VPN Authentication Protocols
Windows 7 supports different password-based and certificate-based authentication protocols that can be used for both dial-up and VPN connections. Windows 7 first tries to use the most secure authentication protocol that is enabled and then falls back to less secure protocols if they are available.
The following is a list of supported authentication protocols:
Password Authentication Protocol (PAP) – By default, this protocol is disabled for Windows 7 VPN connections as it is no more supported by remote access servers running Windows Server 2008. It is still available in Windows 7 as you may need to connect to some older third-party VPN servers that are configured to use this protocol. This protocol uses unencrypted passwords for authentication.
Challenge Authentication Protocol (CHAP) – This password-based authentication protocol is by default enabled for windows 7 VPN connections which allows you to connect to older third-party VPN servers that support it. Remote access servers running Windows Server 2008 do not support this protocol.
Microsoft Challenge Handshake Authentication Protocol version 2 (MS-CHAPv2) – This password-based authentication protocol allows you to configure a VPN connection that uses this protocol to use the credentials of the currently logged on user for authentication.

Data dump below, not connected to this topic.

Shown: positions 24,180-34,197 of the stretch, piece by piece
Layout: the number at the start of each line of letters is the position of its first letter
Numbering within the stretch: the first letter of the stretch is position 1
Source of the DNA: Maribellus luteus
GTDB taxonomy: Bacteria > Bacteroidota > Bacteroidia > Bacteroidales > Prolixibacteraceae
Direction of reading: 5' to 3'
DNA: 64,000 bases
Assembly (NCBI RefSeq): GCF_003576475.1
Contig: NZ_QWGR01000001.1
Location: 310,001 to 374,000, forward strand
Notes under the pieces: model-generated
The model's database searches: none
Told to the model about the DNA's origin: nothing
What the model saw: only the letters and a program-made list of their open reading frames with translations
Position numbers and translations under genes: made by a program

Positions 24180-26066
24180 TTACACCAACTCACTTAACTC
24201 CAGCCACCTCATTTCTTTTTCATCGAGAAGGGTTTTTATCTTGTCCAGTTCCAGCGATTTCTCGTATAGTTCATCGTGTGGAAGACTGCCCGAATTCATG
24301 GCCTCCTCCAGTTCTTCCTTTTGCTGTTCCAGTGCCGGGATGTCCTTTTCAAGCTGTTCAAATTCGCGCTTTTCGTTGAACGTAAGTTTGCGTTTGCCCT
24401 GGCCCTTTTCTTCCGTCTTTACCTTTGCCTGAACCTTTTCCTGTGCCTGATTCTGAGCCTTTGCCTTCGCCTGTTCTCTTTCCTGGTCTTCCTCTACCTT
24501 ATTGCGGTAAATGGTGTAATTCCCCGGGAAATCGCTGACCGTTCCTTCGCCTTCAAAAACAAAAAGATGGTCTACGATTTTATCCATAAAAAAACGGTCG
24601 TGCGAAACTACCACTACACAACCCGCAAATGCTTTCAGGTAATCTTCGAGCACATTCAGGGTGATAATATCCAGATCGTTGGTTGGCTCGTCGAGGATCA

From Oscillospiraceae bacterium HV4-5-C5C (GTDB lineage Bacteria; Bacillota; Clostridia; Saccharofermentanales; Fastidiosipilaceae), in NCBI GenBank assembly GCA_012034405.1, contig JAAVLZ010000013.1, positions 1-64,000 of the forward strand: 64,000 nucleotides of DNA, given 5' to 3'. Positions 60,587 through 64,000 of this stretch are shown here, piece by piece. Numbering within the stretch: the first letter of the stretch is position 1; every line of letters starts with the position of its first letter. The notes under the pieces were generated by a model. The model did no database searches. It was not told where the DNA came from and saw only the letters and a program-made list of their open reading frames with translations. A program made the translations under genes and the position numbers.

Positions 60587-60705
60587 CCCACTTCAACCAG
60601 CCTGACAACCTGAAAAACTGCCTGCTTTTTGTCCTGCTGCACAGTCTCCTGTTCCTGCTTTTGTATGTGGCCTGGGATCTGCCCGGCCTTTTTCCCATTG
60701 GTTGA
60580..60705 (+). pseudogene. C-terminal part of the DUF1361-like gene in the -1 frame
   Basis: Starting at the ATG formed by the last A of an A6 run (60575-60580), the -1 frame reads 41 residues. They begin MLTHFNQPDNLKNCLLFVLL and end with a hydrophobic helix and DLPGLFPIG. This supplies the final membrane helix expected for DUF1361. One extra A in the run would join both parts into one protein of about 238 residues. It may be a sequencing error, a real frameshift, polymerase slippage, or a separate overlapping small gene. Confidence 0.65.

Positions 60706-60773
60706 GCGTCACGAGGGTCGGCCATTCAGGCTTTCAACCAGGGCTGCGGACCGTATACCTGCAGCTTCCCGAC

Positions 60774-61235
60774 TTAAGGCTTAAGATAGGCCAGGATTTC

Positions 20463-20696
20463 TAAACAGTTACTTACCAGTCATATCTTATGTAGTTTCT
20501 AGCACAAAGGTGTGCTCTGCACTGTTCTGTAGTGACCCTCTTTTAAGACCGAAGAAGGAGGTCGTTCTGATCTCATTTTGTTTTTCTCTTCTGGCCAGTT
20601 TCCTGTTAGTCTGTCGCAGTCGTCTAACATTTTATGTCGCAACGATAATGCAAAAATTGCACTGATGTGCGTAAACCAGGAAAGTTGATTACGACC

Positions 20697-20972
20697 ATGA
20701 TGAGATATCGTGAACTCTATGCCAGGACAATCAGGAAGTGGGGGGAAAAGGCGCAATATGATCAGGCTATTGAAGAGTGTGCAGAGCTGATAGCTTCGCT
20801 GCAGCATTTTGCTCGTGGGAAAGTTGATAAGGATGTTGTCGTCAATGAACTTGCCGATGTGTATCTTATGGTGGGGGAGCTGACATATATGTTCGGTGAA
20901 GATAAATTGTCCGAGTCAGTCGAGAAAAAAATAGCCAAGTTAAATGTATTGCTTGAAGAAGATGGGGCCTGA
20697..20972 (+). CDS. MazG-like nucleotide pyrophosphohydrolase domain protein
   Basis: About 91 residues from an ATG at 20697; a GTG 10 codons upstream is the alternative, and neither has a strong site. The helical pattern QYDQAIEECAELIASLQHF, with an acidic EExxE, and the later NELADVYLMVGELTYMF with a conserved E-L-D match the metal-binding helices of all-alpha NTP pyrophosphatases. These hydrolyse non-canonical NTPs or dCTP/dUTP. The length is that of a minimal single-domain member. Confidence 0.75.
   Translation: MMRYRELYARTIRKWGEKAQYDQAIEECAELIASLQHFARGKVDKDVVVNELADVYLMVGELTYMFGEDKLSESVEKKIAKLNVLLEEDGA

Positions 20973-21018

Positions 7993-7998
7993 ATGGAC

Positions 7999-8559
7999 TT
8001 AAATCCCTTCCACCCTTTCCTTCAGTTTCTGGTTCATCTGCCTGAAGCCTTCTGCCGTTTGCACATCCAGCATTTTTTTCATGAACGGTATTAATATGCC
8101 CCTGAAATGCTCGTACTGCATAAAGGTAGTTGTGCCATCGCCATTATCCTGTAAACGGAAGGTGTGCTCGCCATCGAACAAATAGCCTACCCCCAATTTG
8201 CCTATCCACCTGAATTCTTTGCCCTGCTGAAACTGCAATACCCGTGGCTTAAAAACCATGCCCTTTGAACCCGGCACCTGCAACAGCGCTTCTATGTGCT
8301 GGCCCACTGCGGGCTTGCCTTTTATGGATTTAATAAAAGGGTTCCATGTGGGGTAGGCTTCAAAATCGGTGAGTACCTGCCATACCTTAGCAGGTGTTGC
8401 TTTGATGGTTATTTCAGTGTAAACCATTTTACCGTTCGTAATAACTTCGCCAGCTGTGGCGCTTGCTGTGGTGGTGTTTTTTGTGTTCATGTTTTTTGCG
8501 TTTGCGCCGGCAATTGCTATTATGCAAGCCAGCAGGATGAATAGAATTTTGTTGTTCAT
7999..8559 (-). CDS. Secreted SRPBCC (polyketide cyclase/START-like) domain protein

Protected extensible Authentication Protocol with Transport Layer Security (PEAP-TLS) – This is a certificate-based authentication protocol where users authenticate using certificates. It requires the installation of a computer certificate on the VPN server.
EAP-MS-CHAPv2/PEAP-MS-CHAPv2 – The most secure password-based authentication protocol available to VPN clients running Windows 7. It requires the installation of a computer certificate on the VPN server but it does not require a client certificate.
Smart Card or Other Certificate – This protocol is used when authenticating VPN connections using Smart cards or certificates that are installed on the client computer.